Louis Theroux's Weird Week-ends

In keeping with my new 'How to be Idle' regime I watched Louis Theroux's Weird Week-end TV episode in India, where he went in search of spirituality. Louis so far sits on the fence as far as his own spiritual commitment goes, but he is human and balanced enough to ask perceptive questions. He met gurus whose followers claimed had miraculous powers: 'but is there a danger of making an idol of these powers?' he asked. He met an American devotee named Courtney who was visiting his guru. He had changed his name and his voice pitch. 'When can I talk to the real Courtney?' asked Louis. Louis tried out chants and body and breathing exercises. He queued to receive a hug from Mama Anna who effuses love and said he definitely received something. Then he returned to his usual routines - or to his next filming of a weird week-end.

These are my thoughts: Westerners on mystical trails like this are often emotionally impoverished, and they google in to some bit of a stream of consciousness that gives a temporary boost. I long for them to find their true selves, in relationship to the Eternally Real. This ideal seems beyond reach until we focus on Jesus, and find that through a relationship with him this becomes possible. The Christian idea of 'the resurrection of the body' is really about eternity - we are neither snuffed out nor just absorbed in the endless stream of consciousness - we are eternally our true selves, in the love of God.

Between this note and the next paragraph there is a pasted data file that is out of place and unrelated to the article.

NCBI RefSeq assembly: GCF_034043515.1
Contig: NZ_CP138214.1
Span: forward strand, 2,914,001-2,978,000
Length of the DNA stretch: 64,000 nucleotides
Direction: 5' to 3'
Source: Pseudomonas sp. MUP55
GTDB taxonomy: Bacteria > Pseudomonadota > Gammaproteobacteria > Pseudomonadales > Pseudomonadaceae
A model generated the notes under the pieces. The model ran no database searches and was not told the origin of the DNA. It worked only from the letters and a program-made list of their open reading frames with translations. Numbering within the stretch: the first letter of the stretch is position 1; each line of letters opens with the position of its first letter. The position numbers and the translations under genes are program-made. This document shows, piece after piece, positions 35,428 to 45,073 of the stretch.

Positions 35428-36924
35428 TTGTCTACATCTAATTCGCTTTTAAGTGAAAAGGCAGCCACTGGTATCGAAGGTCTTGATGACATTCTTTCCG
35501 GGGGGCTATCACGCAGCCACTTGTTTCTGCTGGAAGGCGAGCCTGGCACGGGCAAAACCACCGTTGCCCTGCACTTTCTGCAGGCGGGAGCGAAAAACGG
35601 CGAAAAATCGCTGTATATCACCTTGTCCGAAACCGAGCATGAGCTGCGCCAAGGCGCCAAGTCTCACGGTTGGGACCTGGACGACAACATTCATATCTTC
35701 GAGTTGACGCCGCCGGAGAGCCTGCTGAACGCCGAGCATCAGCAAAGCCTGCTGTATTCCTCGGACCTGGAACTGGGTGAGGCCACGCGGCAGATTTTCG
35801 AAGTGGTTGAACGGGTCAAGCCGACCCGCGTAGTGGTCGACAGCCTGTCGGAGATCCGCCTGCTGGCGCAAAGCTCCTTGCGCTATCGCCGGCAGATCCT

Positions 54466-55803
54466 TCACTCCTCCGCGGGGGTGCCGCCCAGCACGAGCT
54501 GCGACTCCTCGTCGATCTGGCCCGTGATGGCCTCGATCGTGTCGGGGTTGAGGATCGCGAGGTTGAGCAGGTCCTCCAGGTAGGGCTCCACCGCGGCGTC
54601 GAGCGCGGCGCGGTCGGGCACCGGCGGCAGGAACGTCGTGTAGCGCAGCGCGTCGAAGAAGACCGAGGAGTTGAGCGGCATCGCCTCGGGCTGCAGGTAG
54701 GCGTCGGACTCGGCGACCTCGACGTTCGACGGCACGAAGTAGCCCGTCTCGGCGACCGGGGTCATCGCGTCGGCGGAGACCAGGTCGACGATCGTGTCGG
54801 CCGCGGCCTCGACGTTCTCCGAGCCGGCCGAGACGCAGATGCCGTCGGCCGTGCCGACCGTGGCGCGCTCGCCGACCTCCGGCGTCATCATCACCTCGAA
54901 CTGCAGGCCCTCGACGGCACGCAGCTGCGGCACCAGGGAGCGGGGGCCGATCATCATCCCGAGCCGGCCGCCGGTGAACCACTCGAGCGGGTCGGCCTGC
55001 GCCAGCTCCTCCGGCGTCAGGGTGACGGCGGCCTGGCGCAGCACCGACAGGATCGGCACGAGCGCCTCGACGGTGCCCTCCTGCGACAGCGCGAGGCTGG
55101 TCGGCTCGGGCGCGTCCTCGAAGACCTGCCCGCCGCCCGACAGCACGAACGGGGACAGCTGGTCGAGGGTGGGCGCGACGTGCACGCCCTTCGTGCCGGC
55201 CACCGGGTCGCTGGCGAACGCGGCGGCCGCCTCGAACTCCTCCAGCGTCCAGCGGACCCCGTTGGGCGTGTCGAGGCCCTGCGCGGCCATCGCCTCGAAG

Louis, why don't you do a series interviewing people who don't do stunts seek the cameras or revolve their work around devotees because they have this 'eternally real' experience that you seem to think is a good thing? People like Rowan Williams, a Mount Athos Monk, Cairo's 'Mother' of the slum church, and young new monastics for example?

Posted at 00:51am on 8th October 2010
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